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Math Help - Exchangeable of the limitation

  1. #1
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    Question Exchangeable of the limitation

    \lim_{x\rightarrow1-0}\sum_{n=1}^{\infty}\frac{x^{n-1}}{nln(n+1)} = \sum_{n=1}^{\infty}\lim_{x\rightarrow1-0}\frac{x^{n-1}}{nln(n+1)}

    Is the above equation right? in the other words, can we take the limitation into the summation?
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  2. #2
    Super Member Rebesques's Avatar
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    Yes, as long as the quantity considered is positive. The worse thing that could happen is that both iterated limits are infinite.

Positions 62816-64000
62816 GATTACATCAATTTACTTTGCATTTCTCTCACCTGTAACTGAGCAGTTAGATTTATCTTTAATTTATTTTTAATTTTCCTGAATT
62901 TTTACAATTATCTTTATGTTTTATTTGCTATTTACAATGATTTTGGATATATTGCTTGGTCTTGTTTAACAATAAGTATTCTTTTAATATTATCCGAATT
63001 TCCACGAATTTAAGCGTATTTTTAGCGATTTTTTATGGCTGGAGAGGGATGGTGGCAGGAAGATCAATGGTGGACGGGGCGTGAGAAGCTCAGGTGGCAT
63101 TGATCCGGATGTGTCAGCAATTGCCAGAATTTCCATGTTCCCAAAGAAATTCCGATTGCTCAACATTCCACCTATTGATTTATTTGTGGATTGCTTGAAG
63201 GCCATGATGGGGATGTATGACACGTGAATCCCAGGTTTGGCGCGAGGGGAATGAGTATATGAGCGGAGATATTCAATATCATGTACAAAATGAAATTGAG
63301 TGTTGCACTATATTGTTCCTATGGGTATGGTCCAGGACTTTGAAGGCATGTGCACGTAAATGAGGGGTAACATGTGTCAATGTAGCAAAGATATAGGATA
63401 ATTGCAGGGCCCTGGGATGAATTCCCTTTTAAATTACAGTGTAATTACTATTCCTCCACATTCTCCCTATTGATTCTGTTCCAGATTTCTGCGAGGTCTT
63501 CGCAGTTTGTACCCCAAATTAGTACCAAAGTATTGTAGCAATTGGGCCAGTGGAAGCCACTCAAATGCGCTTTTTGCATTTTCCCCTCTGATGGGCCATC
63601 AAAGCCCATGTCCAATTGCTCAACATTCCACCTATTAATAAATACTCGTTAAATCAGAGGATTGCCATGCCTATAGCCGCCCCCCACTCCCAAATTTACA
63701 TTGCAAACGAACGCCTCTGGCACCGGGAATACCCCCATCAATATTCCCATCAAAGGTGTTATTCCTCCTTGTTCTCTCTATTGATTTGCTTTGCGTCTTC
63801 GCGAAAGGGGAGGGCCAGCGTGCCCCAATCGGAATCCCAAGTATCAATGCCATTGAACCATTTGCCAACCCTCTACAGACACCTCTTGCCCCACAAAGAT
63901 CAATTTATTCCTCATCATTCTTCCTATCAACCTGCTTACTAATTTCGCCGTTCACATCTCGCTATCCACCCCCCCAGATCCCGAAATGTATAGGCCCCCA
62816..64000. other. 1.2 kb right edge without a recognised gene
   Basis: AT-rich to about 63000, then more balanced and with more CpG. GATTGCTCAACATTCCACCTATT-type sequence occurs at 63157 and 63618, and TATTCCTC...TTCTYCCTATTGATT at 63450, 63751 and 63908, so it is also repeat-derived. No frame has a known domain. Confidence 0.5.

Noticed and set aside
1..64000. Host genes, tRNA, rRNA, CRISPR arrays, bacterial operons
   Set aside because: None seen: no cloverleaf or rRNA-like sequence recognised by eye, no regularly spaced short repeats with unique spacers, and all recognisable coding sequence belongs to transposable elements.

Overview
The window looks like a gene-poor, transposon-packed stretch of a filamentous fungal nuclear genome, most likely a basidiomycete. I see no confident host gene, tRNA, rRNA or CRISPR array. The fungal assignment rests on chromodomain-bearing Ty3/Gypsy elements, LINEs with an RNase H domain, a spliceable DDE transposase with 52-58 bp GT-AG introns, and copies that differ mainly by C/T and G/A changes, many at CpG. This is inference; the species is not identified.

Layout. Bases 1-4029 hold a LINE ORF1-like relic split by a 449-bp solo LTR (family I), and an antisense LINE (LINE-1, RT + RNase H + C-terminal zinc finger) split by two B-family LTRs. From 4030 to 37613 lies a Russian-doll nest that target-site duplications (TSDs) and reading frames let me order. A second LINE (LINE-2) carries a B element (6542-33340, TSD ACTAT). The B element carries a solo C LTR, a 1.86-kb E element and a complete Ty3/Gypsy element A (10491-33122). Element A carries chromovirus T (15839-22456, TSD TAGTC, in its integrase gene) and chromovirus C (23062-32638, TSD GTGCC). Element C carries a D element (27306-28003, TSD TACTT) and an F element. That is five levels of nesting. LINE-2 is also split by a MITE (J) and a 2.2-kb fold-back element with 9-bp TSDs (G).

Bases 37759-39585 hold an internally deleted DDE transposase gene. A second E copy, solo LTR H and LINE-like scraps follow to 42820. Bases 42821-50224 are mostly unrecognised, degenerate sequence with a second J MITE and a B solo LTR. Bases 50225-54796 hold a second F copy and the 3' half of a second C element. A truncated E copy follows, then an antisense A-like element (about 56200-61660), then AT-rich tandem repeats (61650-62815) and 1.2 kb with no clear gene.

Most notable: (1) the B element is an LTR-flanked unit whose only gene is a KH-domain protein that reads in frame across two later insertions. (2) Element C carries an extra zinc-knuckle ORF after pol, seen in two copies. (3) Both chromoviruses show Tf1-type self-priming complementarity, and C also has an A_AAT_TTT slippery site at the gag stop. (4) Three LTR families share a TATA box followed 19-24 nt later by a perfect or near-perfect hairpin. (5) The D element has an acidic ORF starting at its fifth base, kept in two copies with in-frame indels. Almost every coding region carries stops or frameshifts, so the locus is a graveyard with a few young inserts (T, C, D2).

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  3. #3
    MHF Contributor Drexel28's Avatar
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    Quote Originally Posted by Xingyuan View Post
    \lim_{x\rightarrow1-0}\sum_{n=1}^{\infty}\frac{x^{n-1}}{nln(n+1)} = \sum_{n=1}^{\infty}\lim_{x\rightarrow1-0}\frac{x^{n-1}}{nln(n+1)}

    Is the above equation right? in the other words, can we take the limitation into the summation?
    This would be true if \displaystyle \sum_{n=1}^{\infty}\frac{1}{n\log(n+1)} converged. As it is stated it doesn't make much sense. But, for example \displaystyle \lim_{x\to 1^{-1}}\sum_{n=1}^{\infty}\frac{x^{n-1}}{n^2\log(n+1)}=\sum_{n=1}^{\infty}\lim_{x\to 1^{-}}\frac{x^{n-1}}{n^2\log(n+1)}. This is because \displaystyle \frac{x^{n-1}}{n^2\log(n+1)} has radius of convergence 1 from where you can apply Abel's Limit Theorem.
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